posted by melissa may at 6:41 AM on January 2, 2007


For those interested in the process of creation ala Pollock, I suggest renting Ed Harris' "Pollock" and fast-forwarding to the scene where he creates the murals for Peggy Guggenheim's apartment. I can't think of a better depiction of the power and emotion in the act of artistic creation than that scene. Really well done.
posted by Thorzdad at 7:00 AM on January 2, 2007


Thing is, Picasso didn't care how it looked. He cared about the process.

The guy was painting photorealistic portraits at 13.

He knew he could paint a bull fight. That bored him. What he didn't know is what else he could get out of the scene. So he painted the basics, and then, yeah, deliberately fucked it up looking for some magic in expression, line, form, color, or whatever showed up.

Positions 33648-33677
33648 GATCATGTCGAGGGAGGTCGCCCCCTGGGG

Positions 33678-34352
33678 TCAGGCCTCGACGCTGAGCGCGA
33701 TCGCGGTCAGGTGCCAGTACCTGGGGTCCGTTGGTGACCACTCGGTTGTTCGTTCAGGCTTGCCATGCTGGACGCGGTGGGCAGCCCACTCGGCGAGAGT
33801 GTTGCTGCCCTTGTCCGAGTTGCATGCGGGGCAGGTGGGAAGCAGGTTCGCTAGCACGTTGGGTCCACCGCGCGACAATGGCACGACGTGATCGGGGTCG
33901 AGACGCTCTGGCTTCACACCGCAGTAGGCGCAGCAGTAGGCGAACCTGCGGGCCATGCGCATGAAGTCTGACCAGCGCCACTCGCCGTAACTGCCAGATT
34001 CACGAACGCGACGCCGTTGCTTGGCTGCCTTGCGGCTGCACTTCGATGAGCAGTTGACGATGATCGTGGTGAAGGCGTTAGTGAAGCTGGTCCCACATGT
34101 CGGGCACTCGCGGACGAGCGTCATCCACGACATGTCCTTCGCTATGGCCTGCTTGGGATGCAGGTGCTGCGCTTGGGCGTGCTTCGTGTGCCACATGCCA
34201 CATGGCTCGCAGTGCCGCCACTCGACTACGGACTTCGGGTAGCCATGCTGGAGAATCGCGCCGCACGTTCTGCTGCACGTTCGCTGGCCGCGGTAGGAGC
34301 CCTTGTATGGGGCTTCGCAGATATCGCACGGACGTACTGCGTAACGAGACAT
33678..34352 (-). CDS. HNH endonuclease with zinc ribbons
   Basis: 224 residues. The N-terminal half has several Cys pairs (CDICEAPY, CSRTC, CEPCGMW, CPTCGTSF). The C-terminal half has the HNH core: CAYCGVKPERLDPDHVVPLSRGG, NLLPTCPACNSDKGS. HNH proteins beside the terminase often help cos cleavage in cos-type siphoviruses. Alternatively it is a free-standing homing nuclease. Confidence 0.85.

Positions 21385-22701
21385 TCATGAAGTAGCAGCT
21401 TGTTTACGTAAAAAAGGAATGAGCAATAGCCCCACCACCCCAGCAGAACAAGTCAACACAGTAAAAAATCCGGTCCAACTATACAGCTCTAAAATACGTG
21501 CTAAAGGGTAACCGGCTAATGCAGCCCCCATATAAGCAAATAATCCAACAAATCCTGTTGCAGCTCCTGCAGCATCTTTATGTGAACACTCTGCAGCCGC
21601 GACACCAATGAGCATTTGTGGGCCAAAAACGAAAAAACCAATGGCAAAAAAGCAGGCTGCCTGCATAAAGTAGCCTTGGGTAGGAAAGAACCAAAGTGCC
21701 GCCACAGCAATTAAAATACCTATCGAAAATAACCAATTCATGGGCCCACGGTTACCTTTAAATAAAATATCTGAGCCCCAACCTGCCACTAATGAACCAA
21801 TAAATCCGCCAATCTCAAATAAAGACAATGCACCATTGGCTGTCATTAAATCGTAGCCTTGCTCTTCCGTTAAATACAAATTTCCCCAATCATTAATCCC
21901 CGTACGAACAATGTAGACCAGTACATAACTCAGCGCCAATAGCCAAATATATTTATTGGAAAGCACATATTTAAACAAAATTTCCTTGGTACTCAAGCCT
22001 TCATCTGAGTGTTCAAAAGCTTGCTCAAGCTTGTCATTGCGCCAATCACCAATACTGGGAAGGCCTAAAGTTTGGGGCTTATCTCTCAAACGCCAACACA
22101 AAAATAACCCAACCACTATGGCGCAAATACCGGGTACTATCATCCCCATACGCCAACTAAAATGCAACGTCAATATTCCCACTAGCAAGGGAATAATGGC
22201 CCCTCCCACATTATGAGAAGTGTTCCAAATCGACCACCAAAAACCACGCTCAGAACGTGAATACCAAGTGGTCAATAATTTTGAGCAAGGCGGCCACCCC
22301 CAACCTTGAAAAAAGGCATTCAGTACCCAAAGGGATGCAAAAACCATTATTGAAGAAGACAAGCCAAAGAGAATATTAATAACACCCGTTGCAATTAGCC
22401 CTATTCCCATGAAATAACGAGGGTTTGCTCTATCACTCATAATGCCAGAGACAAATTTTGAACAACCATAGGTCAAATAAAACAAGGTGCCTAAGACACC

posted by JWright at 7:27 AM on January 2, 2007


Yes, get this documentary. I watched the whole thing last night, mesmerized.
Precursor and anti-thesis of Bob Ross.
posted by bobobox at 9:09 AM on January 2, 2007


wow, jonson. This is truly fantastic. A glimpse into the thought process behind a painting. Amazing! Note how he more or less starts to paint in less abstract form, clear images and constant angles, then he adds the color and then he totally goes off to different viewpoints (cubism extraordinaire) and angles at the end. Totally fascinating. I assume this should be thoroughly studied and analyzed. I wish we had similar resources for other artists too.

I am so getting this documentary too, mjjj
posted by carmina at 9:26 AM on January 2, 2007